Of course the hair in the locket could only show the level of lead to which Beethoven was exposed during the last months of his life, but there is no reason to suppose that his eating and drinking habits were different then to what they had always been. Nor is it likely that the lead had been applied to the hair as a dye, because the strands cut from his head were grey, white, and brown, showing that he was naturally going grey and not trying to disguise it. There could have been many sources of lead contaminating the food and drink of the great composer. The most likely one would have been water taken from a lead cistern, wine, pewter drinking vessels, or lead-glazed pottery in which acidic drinks or foods like sauerkraut were stored. All these were known to provide high doses of lead at the time, and those afflicted suffered just as Beethoven did with painful colic and constipation, with damage to the nervous systems that could account for his irascible manner, and maybe even his...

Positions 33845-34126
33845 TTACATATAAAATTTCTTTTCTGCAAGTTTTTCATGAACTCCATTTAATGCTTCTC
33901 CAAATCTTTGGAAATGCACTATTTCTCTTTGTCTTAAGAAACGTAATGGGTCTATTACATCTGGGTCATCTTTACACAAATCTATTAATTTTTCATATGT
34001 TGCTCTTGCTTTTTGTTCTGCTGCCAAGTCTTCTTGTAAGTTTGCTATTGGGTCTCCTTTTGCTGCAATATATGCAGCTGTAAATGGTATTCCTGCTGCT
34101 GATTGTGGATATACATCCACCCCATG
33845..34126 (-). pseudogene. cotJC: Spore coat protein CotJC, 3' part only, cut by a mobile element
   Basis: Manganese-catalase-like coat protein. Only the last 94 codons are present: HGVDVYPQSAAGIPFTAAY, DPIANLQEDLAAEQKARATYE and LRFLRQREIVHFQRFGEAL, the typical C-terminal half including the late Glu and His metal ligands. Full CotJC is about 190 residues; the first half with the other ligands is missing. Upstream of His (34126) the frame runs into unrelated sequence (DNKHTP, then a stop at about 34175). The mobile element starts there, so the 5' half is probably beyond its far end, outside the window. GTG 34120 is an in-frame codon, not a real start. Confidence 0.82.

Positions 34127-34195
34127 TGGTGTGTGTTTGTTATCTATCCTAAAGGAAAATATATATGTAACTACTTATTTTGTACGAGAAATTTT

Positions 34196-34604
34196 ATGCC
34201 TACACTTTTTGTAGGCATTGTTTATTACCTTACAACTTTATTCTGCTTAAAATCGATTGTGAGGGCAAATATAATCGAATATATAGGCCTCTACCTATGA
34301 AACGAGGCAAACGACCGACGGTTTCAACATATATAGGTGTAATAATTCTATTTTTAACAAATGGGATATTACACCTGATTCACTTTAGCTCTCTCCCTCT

Thallium is a cumulative poison, which means that the substance remains in the body and repeated doses become poisonous as the total amount in the body increases. It takes some time to kill the victim, who first suffers from severe pains in the stomach, nausea, vomiting, and severe constipation or, sometimes, diarrhoea. These symptoms do not occur immediately, but only after twenty-four to forty-eight hours. Depending on the dose, the victim may survive for weeks. If they do, one important symptom that helps in the detection of the poisoning is loss of hair, which happens after about two weeks. The other symptom is polyneuritis, that is, irritation or inflammation of the nerves leading to tingling in the hands and feet and then pain and weakness in various parts of the body. There can be degeneration of the optic nerve and consequently blindness.
Unlike girls with anorexia, those with bulimia eat large amounts of food and then get rid of the excess calories by vomiting, abusing laxatives or diuretics, taking enemas, or exercising obsessively. Some use a combination of all of these. Because many girls with bulimia binge and purge in secret and maintain normal or above-normal body weight, they often can successfully hide their problem from others for years.